Bitcoin Uses a Lot of Electricity Power (Which is Not Free) / by Muhammad Amir Ayub

His estimates, based in economics, put the minimum current usage of the Bitcoin network at 2.55 gigawatts, which means it uses almost as much electricity as Ireland. A single transaction uses as much electricity as an average household in the Netherlands uses in a month. By the end of this year, he predicts the network could be using as much as 7.7 gigawatts—as much as Austria and half of a percent of the world’s total consumption. “To me, half a percent is already quite shocking. It’s an extreme difference compared to the regular financial system, and this increasing electricity demand is definitely not going to help us reach our climate goals,” he says. If the price of Bitcoin continues to increase the way some experts have predicted, de Vries believes the network could someday consume 5% of the world’s electricity. “That would be quite bad.”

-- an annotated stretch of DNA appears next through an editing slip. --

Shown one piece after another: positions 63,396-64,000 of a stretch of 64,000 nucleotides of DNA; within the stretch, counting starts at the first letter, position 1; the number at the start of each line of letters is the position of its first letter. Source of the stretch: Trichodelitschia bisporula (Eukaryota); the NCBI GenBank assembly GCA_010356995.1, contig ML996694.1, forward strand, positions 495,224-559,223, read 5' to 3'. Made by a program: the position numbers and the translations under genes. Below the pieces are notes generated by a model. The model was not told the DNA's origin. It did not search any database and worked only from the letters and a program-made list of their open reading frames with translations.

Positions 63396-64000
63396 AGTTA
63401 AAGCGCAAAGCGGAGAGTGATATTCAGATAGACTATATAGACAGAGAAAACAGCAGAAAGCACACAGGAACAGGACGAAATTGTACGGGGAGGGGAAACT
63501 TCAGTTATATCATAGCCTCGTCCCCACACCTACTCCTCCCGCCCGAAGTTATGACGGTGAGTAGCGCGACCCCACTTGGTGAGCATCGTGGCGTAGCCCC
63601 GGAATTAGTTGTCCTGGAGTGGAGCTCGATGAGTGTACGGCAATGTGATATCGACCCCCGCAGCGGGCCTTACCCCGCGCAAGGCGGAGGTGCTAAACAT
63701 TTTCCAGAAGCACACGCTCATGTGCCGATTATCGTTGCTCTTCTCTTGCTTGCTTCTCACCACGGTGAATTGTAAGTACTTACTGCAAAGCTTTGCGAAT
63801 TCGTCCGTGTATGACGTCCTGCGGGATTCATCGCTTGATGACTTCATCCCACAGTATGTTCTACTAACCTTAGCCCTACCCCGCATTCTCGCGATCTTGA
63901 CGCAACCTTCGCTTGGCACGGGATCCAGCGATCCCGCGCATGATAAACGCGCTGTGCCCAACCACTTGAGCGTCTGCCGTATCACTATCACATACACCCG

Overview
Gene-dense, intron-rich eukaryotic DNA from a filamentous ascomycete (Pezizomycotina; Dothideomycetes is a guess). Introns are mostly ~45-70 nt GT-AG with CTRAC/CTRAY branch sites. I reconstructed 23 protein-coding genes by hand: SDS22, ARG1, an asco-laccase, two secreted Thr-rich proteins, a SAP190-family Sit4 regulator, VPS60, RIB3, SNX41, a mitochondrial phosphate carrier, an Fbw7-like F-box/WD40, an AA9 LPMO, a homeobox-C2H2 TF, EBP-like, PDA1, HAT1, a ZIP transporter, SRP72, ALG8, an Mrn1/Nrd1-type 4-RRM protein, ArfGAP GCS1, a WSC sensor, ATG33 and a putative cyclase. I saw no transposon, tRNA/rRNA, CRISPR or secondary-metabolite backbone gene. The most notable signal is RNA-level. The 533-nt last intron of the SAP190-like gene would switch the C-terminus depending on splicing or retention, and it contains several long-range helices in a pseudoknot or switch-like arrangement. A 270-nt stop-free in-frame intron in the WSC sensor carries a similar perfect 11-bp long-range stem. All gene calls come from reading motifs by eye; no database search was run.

Bitcoin is dependent on computers that time-stamp transactions into an ongoing chain to prevent duplicate spending of coins. Computers in the network perform calculations continuously, competing for the chance, once every ten minutes, to be appointed to create the next block of transactions in the chain. The user of the computer that wins is awarded 12.5 new coins—a process known as “mining” Bitcoin. But all the time, even the users that don’t win are expending computing power. “You are generating numbers the whole time and the machines you’re using for that use electricity. But if you want to get a bigger slice of the pie, you need to increase your computing power. So there’s a big incentive for people to increase how much they’re spending on electricity and on machines,” de Vries says.

Astonishing amounts of power.

It seems that the value of such cryptocurrencies lies in the cost to mine (to buy the necessary hardware and the power to run it).

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